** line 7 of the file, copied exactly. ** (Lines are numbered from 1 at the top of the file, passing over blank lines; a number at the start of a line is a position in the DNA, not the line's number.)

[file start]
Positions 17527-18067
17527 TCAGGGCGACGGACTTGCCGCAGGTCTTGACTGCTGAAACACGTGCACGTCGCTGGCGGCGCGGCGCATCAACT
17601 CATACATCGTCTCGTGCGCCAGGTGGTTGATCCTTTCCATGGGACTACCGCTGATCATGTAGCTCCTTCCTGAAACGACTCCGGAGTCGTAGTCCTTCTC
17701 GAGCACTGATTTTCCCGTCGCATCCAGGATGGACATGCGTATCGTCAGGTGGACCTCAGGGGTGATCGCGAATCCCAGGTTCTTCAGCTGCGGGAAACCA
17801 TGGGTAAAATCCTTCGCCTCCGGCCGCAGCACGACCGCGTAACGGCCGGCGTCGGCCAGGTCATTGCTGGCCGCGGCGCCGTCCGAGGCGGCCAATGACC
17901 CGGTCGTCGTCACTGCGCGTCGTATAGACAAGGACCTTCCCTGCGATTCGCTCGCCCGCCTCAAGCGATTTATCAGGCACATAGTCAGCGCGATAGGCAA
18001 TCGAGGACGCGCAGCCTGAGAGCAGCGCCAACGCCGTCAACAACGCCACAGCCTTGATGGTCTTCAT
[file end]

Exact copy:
18001 TCGAGGACGCGCAGCCTGAGAGCAGCGCCAACGCCGTCAACAACGCCACAGCCTTGATGGTCTTCAT